Single-family rentals are poised to become severely undersupplied over the next decade, presenting a great opportunity for builders. RCLCO Real Estate Advisors says the current supply and future supply of single-family rentals is not fit to meet the increasing demand. Over the next 10 years, single-family rentals are predicted to grow by 700,000 units. Large investors, such as Tricon Residential, are seizing the opportunity by expanding their single-family rental ownership. Brookfield Asset Management recently acquired a controlling stake in a single-family landlord company, and leading single-family landlord Invitation Homes came out of its booming second quarter with a thirst for 80,000 more homes.
Since the recovery from the Great Recession the single-family rental market has evolved from individual units owned and rented out by small investors, to large investors acquiring significant portfolios of scattered units, to building new units specifically for rent, creating entire communities of single-family rentals with professional management. Build-to-rent homes are not a single product, for while they include suburban style single-family homes, they also include single story detached apartment style units, or horizontal apartments, small lot single-family homes, and even duplexes and row homes.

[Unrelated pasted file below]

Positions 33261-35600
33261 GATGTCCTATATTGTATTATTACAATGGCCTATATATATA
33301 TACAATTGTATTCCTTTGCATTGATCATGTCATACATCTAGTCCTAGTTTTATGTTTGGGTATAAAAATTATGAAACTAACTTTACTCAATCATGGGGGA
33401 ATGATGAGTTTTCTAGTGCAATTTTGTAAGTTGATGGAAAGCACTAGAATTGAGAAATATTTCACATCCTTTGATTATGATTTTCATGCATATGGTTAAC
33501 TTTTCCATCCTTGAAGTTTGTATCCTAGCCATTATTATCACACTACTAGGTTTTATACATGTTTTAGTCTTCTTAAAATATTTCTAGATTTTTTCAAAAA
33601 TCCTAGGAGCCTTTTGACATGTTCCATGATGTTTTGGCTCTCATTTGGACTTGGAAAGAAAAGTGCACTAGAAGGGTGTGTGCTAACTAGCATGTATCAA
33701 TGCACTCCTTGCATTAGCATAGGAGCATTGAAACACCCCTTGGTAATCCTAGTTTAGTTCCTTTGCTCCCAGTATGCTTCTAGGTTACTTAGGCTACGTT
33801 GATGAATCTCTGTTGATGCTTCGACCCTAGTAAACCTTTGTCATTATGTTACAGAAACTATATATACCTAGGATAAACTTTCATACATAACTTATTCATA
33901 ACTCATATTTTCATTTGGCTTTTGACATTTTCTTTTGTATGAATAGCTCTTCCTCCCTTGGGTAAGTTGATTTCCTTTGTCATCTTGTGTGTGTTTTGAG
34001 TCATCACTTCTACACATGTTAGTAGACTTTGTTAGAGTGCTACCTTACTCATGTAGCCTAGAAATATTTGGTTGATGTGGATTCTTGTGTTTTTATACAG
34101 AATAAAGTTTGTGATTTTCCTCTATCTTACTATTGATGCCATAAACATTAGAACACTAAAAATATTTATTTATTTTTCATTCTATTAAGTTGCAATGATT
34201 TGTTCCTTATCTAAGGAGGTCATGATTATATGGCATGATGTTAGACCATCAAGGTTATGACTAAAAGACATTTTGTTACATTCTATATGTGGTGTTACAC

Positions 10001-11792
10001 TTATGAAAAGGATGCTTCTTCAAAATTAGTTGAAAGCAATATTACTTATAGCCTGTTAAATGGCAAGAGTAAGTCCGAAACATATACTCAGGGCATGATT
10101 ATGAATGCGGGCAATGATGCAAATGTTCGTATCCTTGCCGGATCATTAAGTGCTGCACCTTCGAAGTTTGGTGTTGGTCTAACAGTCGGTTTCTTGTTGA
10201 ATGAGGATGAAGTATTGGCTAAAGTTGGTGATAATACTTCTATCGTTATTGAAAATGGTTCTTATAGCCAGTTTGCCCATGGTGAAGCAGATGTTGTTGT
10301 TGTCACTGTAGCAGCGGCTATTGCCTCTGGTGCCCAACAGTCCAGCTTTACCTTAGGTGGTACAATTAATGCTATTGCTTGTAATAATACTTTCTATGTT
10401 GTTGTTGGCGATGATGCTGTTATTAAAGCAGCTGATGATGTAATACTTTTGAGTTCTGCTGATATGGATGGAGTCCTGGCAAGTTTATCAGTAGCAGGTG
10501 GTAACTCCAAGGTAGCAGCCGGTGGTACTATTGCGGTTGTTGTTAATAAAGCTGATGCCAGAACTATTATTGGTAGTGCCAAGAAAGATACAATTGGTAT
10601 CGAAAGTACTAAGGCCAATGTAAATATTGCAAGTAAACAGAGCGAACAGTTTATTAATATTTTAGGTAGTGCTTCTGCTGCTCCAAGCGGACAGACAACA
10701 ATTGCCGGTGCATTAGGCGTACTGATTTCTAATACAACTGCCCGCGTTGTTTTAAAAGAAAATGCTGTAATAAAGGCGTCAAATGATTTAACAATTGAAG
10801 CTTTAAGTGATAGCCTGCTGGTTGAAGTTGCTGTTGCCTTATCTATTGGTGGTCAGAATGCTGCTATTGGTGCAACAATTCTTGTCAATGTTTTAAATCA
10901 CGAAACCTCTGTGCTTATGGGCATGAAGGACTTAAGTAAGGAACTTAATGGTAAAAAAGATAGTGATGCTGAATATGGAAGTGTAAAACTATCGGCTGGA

Following the Great Recession, the share of single-family rental homes expanded substantially as a result of excesses in the for-sale market, and several million additional households became single-family renters, moving into the large vacant stock of newly foreclosed single-family homes. Many of those vacant units were purchased by private-equity groups and other investors, helping to stabilize the housing market. Institutional investors had entered a market previously dominated by small mom and pop investors and found it to be an attractive and growing market.